Illustrated portrait of Ted Wong
Illustration: John Jay Cabuay

Major General Ted Wong, DDS ’84, MHA, MSS, thought a brief stint in the U.S. Army would help him pay for college as he prepared for dental school.  

Instead, the Army would come to define his life and career – it was where he practiced dentistry and rose to the highest levels of both medicine and the military.  

“It was supposed to be three years and out – and it ended up being 30,” says Wong, who is being honored with the 2023 Medal of Honor from the UCSF School of Dentistry Alumni Association. 

During his exceptional career, Wong became the first officer in the U.S. Army Dental Corps to lead two regional medical commands and two major medical centers, overseeing tens of thousands of patients as well as dental trainees. He eventually achieved the rank of major general and was the first Chinese American selected as chief of the entire Army Dental Corps. 

“In every endeavor, Ted’s strong leadership, thoughtfulness, and compassion for others is evident,” says his colleague Major General Patrick Sculley, DDS, MA, dean emeritus of the Uniformed Services University of the Health Sciences Postgraduate Dental College. “He has set a marvelous example that members of the dental profession and all health care professionals will emulate for generations to come.” 

An Officer and a Dentist

Wong grew up in Southern California, the son of Garden Grove dentist Po-Ping Wong, DDS ’65, who is not only a UCSF graduate as well but a recipient of the same UCSF Medal of Honor, in 2013. 

“He was probably my biggest cheerleader and biggest motivator,” Wong says. “He was there for all of the ups and downs.”  

It was his father who convinced him that the military might be a way to get a scholarship for his undergraduate education at UCLA, as well as dental school, so Wong joined the Army ROTC. 

“My transition into the active Army, having gone through that training in college, prepared me well for putting on my uniform and knowing who to salute, but more importantly, for leadership,” Wong says. 

After serving the required three years of active duty in Germany, he nearly left the service and returned to Southern California with his wife, Jeannie. But the Army continually found ways to keep him, with offers of advanced training and stints overseas and in Hawaii. 

“The Army just had a way of enticing you to stay in, which made my father happy,” he says. “Dad felt that we, as Chinese Americans, should give back to our country, including serving in the military.”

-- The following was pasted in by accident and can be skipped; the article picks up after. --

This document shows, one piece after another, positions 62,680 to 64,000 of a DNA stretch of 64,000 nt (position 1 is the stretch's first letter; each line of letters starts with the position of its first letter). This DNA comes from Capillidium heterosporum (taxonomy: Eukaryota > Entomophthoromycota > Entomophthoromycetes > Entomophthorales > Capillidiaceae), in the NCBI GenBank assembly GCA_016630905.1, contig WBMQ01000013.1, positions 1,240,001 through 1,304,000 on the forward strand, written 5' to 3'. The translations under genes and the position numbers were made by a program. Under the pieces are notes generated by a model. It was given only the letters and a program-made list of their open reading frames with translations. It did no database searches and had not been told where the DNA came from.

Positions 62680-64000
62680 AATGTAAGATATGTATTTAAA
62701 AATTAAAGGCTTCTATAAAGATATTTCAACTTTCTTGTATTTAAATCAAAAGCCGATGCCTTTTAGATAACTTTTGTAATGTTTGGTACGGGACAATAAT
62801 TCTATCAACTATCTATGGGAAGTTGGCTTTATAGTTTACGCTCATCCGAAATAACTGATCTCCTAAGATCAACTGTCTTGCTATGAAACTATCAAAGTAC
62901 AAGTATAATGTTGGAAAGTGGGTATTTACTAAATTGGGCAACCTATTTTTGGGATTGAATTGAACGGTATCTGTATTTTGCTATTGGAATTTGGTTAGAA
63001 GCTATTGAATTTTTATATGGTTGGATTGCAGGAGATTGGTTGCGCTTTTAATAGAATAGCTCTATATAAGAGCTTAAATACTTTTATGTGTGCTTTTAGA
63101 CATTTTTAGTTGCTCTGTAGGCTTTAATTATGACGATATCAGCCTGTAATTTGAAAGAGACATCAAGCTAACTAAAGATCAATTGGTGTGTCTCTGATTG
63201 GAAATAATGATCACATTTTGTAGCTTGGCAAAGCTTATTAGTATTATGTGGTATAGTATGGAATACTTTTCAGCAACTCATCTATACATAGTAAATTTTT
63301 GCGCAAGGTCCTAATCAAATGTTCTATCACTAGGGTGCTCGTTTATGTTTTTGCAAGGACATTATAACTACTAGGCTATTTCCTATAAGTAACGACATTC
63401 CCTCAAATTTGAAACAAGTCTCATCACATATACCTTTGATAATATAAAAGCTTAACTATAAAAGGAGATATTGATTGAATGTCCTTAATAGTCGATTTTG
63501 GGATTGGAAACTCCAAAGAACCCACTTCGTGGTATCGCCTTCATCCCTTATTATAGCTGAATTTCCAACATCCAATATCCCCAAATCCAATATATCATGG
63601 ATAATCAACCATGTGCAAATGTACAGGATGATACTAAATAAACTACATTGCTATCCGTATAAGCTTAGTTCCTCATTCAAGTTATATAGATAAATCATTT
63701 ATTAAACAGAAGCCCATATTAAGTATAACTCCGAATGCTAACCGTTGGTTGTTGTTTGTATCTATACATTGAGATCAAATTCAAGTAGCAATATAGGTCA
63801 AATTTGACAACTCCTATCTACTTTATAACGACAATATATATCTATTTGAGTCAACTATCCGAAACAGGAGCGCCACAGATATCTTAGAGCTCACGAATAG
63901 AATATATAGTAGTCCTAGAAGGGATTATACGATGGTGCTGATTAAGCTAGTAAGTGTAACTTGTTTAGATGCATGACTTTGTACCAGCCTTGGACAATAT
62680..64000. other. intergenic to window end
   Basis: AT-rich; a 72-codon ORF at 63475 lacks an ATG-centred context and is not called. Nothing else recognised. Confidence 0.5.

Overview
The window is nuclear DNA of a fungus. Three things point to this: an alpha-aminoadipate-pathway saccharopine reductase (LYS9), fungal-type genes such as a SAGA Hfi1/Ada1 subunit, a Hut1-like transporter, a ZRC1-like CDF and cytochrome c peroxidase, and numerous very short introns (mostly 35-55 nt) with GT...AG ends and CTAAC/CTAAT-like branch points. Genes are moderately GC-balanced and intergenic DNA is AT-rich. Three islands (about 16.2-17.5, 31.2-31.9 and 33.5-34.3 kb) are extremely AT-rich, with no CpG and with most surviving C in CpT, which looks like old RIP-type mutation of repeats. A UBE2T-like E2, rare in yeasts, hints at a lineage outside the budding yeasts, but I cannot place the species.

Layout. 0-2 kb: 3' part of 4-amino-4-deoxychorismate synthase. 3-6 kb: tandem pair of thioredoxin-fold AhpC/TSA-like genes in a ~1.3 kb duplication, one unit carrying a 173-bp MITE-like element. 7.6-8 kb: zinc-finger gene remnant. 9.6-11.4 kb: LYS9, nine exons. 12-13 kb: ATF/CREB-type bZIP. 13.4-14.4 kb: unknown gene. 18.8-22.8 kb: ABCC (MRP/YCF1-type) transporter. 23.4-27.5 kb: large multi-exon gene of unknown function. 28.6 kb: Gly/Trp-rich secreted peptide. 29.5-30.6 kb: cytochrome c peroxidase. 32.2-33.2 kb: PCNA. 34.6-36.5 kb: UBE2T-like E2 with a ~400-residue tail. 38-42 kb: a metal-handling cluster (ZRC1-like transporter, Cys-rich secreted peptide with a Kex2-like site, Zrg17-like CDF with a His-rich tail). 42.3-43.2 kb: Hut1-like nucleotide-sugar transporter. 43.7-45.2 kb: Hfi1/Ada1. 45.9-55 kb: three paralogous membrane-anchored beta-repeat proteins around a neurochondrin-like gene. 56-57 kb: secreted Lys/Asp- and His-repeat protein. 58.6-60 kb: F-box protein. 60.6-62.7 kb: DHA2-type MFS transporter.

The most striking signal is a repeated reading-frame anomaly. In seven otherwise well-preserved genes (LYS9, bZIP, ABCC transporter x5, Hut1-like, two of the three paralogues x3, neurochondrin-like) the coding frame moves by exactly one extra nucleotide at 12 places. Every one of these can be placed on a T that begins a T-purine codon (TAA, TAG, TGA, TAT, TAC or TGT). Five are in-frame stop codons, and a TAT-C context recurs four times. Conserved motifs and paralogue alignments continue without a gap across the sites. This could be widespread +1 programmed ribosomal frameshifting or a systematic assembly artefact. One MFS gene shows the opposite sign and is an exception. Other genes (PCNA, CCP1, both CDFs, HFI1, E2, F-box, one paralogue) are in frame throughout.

When it came to dental training, UCSF was a natural choice for many reasons. 

“I knew the reputation that UCSF has in terms of developing and producing highly skilled and knowledgeable clinicians, and for establishing a strong moral and ethical philosophy of clinical practice,” Wong says. “I had a great set of classmates and colleagues, and we supported each other and had fun.” 

He was just as appreciative of their teachers, who, he says, “were so knowledgeable and talented and passionate about their profession. You could tell that they were dedicated to providing the best instruction so that we could be the best dentists.” 

Keeping Soldiers Dentally Fit 

Jeannie – and, later, three kids – accompanied him on some 15 moves; the family spent time in Korea, Kansas, Pennsylvania, Texas, and Washington, D.C. 

He treasures all of it. 

“I got to care for what I consider the most deserving people in the nation – America’s sons and daughters, those that have volunteered to defend our way of life at the risk of their own,” Wong says. 

He retired from the Army in 2014, then went to work as an executive at UnitedHealthcare before retiring fully in 2020. 

He is now president of the Association of Army Dentistry, works with veterans, and volunteers with the UCSF School of Dentistry Alumni Association, whose award he says is a tremendous honor, especially coming from peers.  

“I’m not a typical recipient because I’m not an instructor or a researcher or somebody who’s very active in the dental professional organizations,” he says. “My receiving the award helps reinforce the idea that service to the nation is valued by our community, that it’s a viable and rewarding career path. And to receive an honor that my father received 10 years ago is also very special.” 

There will not be a third generation of Wongs at UCSF, however. Neither his two sons nor his daughter followed him into the field. He jokes that the scary antique dental equipment he has collected might have been partly responsible. 

“That probably had a negative impact on them when it came to the profession,” he says. “But they’ve got great teeth. I made sure of that.” 

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